Monday April 22, 2019

Cutting Carbon emissions can increase world hunger : New Study

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New York: As several nations brace for implementing plans to cut greenhouse gas emissions, such efforts to rein in global temperatures may lead to more people going hungry, a new study suggests.

“That risk doesn’t negate the need for mitigation, but highlights the importance of comprehensive policies,” said lead researcher Tomoko Hasegawa, National Institute for Environmental Studies in Japan.

Previous studies have shown, that climate change reduces how much food farms can produce, which could lead to more people suffering from hunger.

Curbing the greenhouse gas emissions that lead to climate change can help maintain the yields of existing crops.

But there might be indirect ways in which cutting emissions could actually put more people at risk of going hungry, said the study published in ACS journal of Environmental Science & Technology.

“For example, some grasses and other vegetation used for bio fuels, require agricultural land that might otherwise be used for food production. So, increased bio fuel consumption could negatively affect the food supply,” Hasegawa noted.

Also, the high cost of low-emissions technologies, such as carbon capture and storage will be borne by consumers, who will then have less money to spend on food.

The researchers used multiple models to determine the effects of strict emissions cuts, and found that many more people would be at risk of hunger then, more than if those cuts weren’t in place.

The team concluded that governments will have to take measures, such as increasing food aid, as they address climate change. (IANS)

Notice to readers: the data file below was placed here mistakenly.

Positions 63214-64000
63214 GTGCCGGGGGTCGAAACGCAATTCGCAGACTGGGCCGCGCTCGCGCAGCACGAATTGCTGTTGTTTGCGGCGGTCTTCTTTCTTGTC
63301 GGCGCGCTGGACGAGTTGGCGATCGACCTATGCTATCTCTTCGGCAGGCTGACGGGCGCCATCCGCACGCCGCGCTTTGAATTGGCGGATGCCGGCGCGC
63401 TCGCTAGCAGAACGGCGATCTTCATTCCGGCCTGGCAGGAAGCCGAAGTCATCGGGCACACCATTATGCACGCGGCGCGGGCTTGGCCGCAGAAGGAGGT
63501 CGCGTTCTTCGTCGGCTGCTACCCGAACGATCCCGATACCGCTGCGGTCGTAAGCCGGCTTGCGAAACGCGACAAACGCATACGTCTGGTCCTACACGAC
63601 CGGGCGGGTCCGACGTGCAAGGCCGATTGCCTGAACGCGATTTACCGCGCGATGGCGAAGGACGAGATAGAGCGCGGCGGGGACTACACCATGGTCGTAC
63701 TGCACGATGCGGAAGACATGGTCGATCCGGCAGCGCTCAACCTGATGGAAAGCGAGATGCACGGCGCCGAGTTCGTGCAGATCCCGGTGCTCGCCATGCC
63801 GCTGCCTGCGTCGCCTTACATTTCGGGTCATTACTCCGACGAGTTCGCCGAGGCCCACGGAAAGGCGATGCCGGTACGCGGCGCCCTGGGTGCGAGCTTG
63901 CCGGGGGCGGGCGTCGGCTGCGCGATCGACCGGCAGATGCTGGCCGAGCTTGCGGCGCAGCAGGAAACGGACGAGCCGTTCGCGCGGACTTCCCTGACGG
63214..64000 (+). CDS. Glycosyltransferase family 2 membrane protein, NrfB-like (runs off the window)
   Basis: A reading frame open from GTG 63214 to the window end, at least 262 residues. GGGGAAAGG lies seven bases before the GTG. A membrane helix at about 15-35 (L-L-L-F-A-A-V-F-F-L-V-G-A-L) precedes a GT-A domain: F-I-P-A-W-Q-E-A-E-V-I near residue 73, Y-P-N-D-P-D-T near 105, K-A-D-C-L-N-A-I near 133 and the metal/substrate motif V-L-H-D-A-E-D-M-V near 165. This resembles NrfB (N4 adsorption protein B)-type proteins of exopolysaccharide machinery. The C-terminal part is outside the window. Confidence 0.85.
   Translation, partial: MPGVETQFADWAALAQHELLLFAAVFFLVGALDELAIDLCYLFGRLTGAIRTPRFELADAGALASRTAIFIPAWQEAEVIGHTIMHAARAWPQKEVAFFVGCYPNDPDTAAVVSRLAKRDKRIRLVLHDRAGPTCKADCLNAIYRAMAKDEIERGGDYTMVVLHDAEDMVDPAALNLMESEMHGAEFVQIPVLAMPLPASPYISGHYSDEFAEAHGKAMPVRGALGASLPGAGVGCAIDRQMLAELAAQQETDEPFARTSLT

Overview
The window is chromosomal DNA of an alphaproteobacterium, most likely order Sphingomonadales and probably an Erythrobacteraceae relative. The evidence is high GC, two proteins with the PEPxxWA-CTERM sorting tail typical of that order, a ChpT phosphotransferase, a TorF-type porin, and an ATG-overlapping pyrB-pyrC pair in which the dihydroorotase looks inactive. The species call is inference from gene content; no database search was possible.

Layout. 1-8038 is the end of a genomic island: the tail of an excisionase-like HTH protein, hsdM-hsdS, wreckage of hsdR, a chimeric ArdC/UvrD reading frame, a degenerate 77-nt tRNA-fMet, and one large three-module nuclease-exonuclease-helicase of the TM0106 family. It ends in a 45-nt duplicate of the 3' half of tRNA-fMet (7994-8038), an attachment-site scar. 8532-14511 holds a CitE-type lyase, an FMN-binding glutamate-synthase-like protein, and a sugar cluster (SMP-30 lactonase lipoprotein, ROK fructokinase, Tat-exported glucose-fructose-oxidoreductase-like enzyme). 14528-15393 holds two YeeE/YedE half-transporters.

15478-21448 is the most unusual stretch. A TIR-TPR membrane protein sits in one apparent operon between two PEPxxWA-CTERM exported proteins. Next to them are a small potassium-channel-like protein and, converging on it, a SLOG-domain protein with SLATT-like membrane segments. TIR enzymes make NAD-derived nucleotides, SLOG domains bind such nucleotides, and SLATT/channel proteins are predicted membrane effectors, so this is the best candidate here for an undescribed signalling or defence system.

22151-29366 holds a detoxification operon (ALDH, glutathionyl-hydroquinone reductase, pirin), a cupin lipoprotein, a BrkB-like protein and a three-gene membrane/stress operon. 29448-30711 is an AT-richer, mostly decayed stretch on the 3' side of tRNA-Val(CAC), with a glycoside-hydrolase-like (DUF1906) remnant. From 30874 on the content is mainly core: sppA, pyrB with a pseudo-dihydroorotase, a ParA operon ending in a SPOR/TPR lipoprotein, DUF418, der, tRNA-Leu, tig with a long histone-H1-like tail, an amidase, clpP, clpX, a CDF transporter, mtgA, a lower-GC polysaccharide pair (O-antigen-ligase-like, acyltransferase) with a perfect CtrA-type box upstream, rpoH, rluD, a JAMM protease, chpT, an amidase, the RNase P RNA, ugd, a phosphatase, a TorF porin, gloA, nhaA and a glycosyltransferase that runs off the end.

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Researchers Turn Carbon Emissions into Usable Energy

With the "Hybrid Na-CO2" System, the conversion efficiency of CO2 is high at 50 per cent at this time

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EMission, carbon dioxide
Researchers turn carbon emissions into usable energy. VOA

A team of researchers has developed a system that produces electricity and hydrogen while eliminating carbon dioxide (CO2), which is the main contributor of global warming.

The team from the Ulsan National Institute of Science and Technology in South Korea created a “Hybrid Na-CO2” system that can continuously produce electrical energy and hydrogen through efficient CO2 conversion, with stable operation for over 1,000 hour without any damage to electrodes.

“The key to that technology is the easy conversion of chemically stable CO2 molecules to other materials. Our new system has solved this problem with CO2 dissolution mechanism,” said Professor Guntae Kim from the School of Energy and Chemical Engineering at UNIST.

Much of human CO2 emissions are absorbed by the ocean and turned into acidity.

Car Emissions, carbon dioxide
Morning rush hour traffic makes its way along US 101 near downtown Los Angeles, California, Nov. 15, 2016. VOA

The researchers focused on this phenomenon and came up with the idea of melting CO2 into water to induce an electrochemical reaction.

If acidity increases, the number of protons increases, which in turn increases the power to attract electrons.

If a battery system is created based on this phenomenon, electricity can be produced by removing CO2.

Also Read- Chronic Doctor Shortage Affecting Delhi Government-run Hospitals

With the “Hybrid Na-CO2” System, the conversion efficiency of CO2 is high at 50 per cent at this time.

“This hybrid Na-CO2 cell not only utilises CO2 as the resource for generating electrical energy but also produces the clean energy source, hydrogen,” said Jeongwon Kim from UNIST in a paper published in the journal iScience. (IANS)